Who will feed a hungry world?
The future of our food systems depend on smart investments in agriculture that will both increase food production and also provide decent jobs for rural youth around the world.
10 August 2017
While global attention has focused on whether or not we need to produce more food to feed an increasing world population, there is one certainty that nobody can dispute: the world will need farmers!
The numbers are clear: half of the farmers in the United States are 55 or older, and the average age of farmers in sub-Saharan Africa is roughly 60 years old. With an aging population of farmers and agricultural workers, it’s clear that agriculture needs to attract more young people.
And the world is not short of young people. There are now more than 1.2 billion young people between the ages of 15 and 24. Almost 90 per cent of them live inImage caption text developing countries and more than half of them are in rural areas.
Africa’s youth population (15-24) is growing faster than any other region. About 70 per cent of the continent is under 30.
The challenge for all governments – both within Africa and around the world – is not merely to create decent jobs that will provide young people with a stable and viable economic future, but also to feed a growing population.
The solution seems quite simple at first glance. If young people need jobs – farming will be a great opportunity for them. The reality is quite the opposite.
A lack of long-term investment in smallholder agriculture has made it challenging for young people to be able to stay in rural areas and take up smallholder agriculture.
Since agriculture is seen as laborious and poorly paid, few young people aspire to remain in rural areas and make a living from farming. Many are migrating, either to urban areas or overseas.
At IFAD we understand the important role that rural youth can play in feeding a hungry world and building peaceful communities.
We have been working to address the unique challenges rural youth face and have invested in a multitude of innovative measures designed to support and employ youth in rural areas.
Capacity building and professional training for young people in Mali
One project in Africa, for example, the Rural Youth Vocational Training Employment and Entrepreneurship Support Project in Mali calls upon young facilitators from local NGOs to work with four groups of youth (girls 15-17; boys 15-17; young women 18-40; young men 18-40), introducing them to different possible economic opportunities in rural areas and helping them choose their path.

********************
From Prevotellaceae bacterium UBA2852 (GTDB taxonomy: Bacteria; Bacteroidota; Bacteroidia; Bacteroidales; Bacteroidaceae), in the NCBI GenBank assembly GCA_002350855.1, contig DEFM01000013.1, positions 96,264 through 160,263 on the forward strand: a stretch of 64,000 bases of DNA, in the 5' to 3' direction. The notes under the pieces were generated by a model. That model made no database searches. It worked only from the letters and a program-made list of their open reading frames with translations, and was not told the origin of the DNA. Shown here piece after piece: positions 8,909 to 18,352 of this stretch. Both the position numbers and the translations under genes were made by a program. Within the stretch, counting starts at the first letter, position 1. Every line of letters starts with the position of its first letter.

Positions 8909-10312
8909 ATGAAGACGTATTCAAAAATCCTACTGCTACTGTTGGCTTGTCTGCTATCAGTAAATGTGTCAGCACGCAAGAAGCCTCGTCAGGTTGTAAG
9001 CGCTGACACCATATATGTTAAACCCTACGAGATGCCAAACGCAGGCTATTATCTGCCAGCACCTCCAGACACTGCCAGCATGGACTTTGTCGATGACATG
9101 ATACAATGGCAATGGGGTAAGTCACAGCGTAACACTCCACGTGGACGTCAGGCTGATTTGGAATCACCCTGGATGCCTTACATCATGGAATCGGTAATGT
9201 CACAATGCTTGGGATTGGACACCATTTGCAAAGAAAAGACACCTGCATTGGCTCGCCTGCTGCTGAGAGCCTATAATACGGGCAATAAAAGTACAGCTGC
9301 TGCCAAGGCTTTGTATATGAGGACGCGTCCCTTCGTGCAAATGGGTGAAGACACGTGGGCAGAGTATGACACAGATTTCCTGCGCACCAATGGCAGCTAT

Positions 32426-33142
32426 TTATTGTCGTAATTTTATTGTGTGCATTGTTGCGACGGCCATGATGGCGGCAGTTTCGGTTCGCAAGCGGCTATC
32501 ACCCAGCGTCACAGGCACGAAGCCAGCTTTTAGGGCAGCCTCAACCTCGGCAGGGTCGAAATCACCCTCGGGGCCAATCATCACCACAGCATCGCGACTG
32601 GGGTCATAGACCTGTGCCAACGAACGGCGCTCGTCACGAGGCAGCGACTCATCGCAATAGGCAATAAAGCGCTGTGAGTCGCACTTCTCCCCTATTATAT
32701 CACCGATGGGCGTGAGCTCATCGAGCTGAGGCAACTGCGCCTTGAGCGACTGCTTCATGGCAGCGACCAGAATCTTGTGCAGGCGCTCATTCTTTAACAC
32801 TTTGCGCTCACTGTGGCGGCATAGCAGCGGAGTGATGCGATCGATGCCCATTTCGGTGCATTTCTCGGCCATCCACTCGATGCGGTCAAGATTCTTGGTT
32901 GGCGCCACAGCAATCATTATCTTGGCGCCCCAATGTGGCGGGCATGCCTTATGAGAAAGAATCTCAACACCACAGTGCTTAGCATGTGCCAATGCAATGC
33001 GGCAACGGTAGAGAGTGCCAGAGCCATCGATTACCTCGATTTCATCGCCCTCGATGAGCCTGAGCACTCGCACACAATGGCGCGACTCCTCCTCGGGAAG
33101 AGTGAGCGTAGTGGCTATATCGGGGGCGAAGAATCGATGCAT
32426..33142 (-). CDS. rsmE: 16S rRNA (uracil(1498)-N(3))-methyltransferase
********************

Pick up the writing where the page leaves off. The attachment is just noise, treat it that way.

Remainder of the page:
At the end of this facilitation process, youth under 18 have the possibility to choose among a range of education options, while young people over 18 can apply to receive the micro-credit and professional training that will help them set up their own (individual or group-based) economic activity.
Giving youth a seat at the table in El Salvador
In Central America, the IFAD grant on Promoting Young People’s Entrepreneurship in Poor Rural Territories is working with partners to develop country and regional platforms for rural youth to engage in policy dialogue. These platforms also operate as a network for information sharing and disseminating best practices and solutions that are relevant and functional to the livelihoods of rural young men and women.
In El Salvador, for example, the network has become a formalised legal entity with over 3000 young members and has been instrumental in allowing youth to link with IFAD and other national stakeholders to bring out their needs and expectations.
As a result, a national plan for the development of rural youth was drafted and endorsed by El Salvador’s Vice-minister of Agriculture.
Young entrepreneurs receive access to financial services in Morocco, Egypt, Tunisia, and Yemen
In the Arab world, IFAD has been working with partners in Morocco, Egypt, Tunisia and Yemen on the Rural Youth Economic Empowerment Programme to connect rural youth and financial and non-financial services through pioneering solutions that encourage the financial inclusion of young people.
By means of tailoring financial products to fit the need of young people, the programme proved that youth can be served sustainably and on a large scale. The programme also developed mobile technology to improve market linkages in the rural retail sector that employ a large number of young people. By its completion, the programme achieved remarkable outreach, providing savings or credit services to approximately 20,543 youth and non-financial support to 14,252 youth.
Supporting a new generation of organic farmers in the Pacific Islands
In the Pacific Islands, the Capacity Building for Resilient Agriculture project focuses on working with youth by building their capacity and that of producer organisations to support organic food production, market linkages and developing agricultural resilience to climate change. Following the identification of key producer constraints, the project sets out to fill the gaps by training young producers in post-harvest handling, production, value addition and business planning.
In its third year, 600 young farmers established sustainable farm enterprises and the project disseminated success factors for scaling up the project.
These are just a few examples of IFAD's engagement with youth around the world but they offer insights into the need for innovative solutions and keeping young people as central actors to these solutions.
The population and hunger challenges the world faces may be stark, but rural young people stand as a largely untapped resource who will either contribute to a better world and social progress or exacerbate civil tensions. We need to intensify our efforts since what we have done so far is not enough.